(Updated July 5, 2016)
Defined by a rival manager as “power and class,” the 1963 Cardinals infield established an all-star standard that went unmatched for 53 years.
For the first time in major-league history, the National League’s All-Star Game starting infield was composed of players from the same team. They were the Cardinals unit of first baseman Bill White, second baseman Julian Javier, shortstop Dick Groat and third baseman Ken Boyer.
Giants manager Al Dark, who managed the 1963 National League all-star team, told The Sporting News, “When you’ve got an infield that starts with Bill White at first base and runs through Julian Javier, Dick Groat and Ken Boyer, you’ve got power and class.”
In 2016, fans selected an all-Cubs starting NL all-star infield of first baseman Anthony Rizzo, second baseman Ben Zobrist, shortstop Addison Russell and third baseman Kris Bryant.
Fans have voted for the all-star starters each year since 1970. In 1963, the starters were selected in voting by players, managers and coaches in each league.
White, Groat, Boyer and Pirates second baseman Bill Mazeroski were voted the starters for the 1963 National League team. Mazeroski withdrew after he pulled a muscle in his right leg.
Cubs second baseman Ken Hubbs had finished second to Mazeroski in the voting, but Dark picked Javier to replace Mazeroski as the starting second baseman.
United Press International wrote, “Usually, all-star managers in picking reserves for their squad stick mighty close to the way the players themselves voted earlier in choosing the starting lineup.”
Said Dark to the Associated Press: “I feel this is the strongest squad we have and we’re going to Cleveland to win.”
Here were the top two vote-getters for each National League infield position:
First base: Bill White, 220 votes; Orlando Cepeda, Giants, 38 votes.
Second base: Bill Mazeroski, 227 votes; Ken Hubbs, 14 votes.
Shortstop: Dick Groat, 238 votes; Maury Wills, Dodgers, 25 votes.
Third base: Ken Boyer, 186 votes; Ron Santo, Cubs, 52 votes.
The other starting position players for the 1963 National League all-stars were Giants catcher Ed Bailey and outfielders Hank Aaron of the Braves, Willie Mays of the Giants and Tommy Davis of the Dodgers.
The Cardinals’ Stan Musial, 42, was chosen by Dark as an outfield reserve. It would be a record 24th and final All-Star Game for Musial, who retired after the season.
Best Cardinals infield
In his book “Stan Musial: The Man’s Own Story” (1964, Doubleday), Musial wrote, “That infield was the strength of the 1963 Cardinals, all right. Branch Rickey, thumbing back through more than 60 years of major league memories, said that this was the finest he could recall.
“Marty Marion, in mild dissent, said the Cardinals’ 1946 infield was a bit better. I’m not so sure, though we did have a good one in ’46. I played first base then, Red Schoendienst second, Marion short and George Kurowski third. That far back, Red hadn’t yet come into his own as a hitter.”
In a 2011 interview, I asked White if the 1963 Cardinals infield was the best he’d seen. White’s response:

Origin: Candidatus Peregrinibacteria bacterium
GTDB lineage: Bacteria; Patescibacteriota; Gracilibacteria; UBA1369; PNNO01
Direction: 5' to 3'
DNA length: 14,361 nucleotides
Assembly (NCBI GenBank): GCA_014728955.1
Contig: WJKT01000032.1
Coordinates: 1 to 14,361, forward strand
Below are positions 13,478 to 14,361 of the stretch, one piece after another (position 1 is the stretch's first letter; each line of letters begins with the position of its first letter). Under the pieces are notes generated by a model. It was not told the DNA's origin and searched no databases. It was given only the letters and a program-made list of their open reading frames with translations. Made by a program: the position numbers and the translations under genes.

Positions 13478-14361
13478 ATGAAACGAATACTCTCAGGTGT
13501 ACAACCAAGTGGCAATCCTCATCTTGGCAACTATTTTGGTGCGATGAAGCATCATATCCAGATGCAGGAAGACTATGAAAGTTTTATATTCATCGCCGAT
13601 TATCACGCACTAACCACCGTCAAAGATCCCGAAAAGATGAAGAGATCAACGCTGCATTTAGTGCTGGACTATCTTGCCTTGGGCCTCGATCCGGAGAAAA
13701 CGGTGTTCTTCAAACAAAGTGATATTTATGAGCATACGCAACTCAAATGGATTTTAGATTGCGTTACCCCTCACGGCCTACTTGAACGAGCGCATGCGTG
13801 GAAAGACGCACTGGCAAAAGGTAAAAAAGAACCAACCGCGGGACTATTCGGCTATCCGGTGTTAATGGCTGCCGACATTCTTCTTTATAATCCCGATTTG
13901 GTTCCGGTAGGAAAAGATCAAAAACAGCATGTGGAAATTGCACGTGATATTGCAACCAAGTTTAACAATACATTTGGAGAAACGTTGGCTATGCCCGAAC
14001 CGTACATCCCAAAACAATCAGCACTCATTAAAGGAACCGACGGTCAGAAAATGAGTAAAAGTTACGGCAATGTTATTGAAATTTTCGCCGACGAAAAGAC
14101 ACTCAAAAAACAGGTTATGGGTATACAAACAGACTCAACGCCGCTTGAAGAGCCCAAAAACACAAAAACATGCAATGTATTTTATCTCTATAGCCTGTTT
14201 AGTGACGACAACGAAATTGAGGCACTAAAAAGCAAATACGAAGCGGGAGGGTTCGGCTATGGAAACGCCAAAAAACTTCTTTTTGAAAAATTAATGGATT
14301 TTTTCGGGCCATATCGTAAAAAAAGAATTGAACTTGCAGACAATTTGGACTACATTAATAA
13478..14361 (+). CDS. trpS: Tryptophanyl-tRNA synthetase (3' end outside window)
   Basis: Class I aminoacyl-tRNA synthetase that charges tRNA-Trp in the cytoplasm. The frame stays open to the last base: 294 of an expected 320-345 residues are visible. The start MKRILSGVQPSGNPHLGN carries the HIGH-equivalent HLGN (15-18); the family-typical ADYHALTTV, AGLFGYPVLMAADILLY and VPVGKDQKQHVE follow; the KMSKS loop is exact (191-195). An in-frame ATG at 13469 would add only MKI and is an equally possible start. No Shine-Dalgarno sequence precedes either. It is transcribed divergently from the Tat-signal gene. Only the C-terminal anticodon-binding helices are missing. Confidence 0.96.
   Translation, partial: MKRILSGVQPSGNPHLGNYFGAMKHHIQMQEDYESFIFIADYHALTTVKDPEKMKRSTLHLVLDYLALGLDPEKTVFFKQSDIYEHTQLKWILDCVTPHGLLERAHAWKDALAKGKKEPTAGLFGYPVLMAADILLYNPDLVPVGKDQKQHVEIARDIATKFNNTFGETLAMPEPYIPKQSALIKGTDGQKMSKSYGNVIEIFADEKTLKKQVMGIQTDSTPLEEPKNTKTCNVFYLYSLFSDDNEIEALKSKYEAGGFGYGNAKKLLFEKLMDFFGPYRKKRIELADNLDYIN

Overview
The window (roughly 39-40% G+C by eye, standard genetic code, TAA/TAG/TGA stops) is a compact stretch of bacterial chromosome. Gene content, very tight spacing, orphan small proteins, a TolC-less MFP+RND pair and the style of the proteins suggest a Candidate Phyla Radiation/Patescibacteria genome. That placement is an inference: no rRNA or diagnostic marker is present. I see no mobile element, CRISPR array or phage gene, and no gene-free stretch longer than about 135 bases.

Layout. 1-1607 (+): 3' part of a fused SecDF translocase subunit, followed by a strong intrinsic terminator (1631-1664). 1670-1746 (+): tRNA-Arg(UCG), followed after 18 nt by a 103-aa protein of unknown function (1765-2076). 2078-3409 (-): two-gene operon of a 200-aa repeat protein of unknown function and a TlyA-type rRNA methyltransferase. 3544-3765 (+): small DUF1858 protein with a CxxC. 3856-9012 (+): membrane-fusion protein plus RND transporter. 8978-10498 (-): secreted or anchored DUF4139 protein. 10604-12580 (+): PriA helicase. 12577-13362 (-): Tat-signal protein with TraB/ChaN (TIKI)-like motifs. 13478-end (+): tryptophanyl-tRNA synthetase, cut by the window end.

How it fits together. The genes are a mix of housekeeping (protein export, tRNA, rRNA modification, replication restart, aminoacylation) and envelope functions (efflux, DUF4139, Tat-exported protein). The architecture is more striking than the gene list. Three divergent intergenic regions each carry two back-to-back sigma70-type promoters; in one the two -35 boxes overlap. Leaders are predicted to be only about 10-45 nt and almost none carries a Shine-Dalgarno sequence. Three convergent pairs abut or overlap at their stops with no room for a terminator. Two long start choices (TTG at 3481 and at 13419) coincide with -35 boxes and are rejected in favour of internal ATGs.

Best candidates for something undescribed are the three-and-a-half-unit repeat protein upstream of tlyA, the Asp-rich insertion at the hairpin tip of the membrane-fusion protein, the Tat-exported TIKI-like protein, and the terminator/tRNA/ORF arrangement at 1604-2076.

“It was a good infield. It probably was not the best. Ken Boyer might have been the best third baseman I’d seen or played with. Groat had mobility problems. He understood how to play the hitters, but he had very little range and he didn’t have that real good arm. Javier was a pretty good second baseman. He made a great double play and he could go way out to center field for pop-ups because Curt Flood played a deep center field.
“It was a good infield, the best infield that I was on, but I’m not sure it was the best ever. It might have been the best Cardinals infield.”
White, Groat aid NL win
White and Groat contributed significantly to the National League’s 5-3 victory over the American League before 44,160 on a Tuesday afternoon, July 9, 1963, at Cleveland. They and Javier played the entire game. Santo replaced Boyer in the sixth.
In the second, Groat’s single off starter Ken McBride of the Angels drove in Mays from second, giving the National League a 1-0 lead.
With the National League ahead 4-3 in the eighth, White led off against imposing Red Sox reliever Dick Radatz, nicknamed “The Monster,” and singled to center.
Taking his lead off first base, White watched Radatz pitch to Mays and detected a flaw in the pitcher’s motion, he told The Sporting News. As Mays struck out, White swiped second. White ran on his own, Dark said.
Santo singled to center, scoring White and boosting the National League’s advantage to 5-3.
With Dodgers ace Don Drysdale pitching the ninth, the Orioles’ Brooks Robinson singled with one out. The next batter, Bobby Richardson of the Yankees, hit a grounder to White. The Cardinals’ first baseman threw to Groat covering second and Groat’s return throw to White nipped Richardson for a game-ending first-to-short-to-first double play. Boxscore
The National League turned three double plays. White took part in all three and Groat helped turn two. White and Groat each went 1-for-4; Javier and Boyer each was hitless.
(Musial, pinch-hitting for Bailey in the fifth, lined out to right field.)
Groat and Boyer both were elected starters again in 1964, but White and Javier were replaced by Cepeda and the Mets’ Ron Hunt.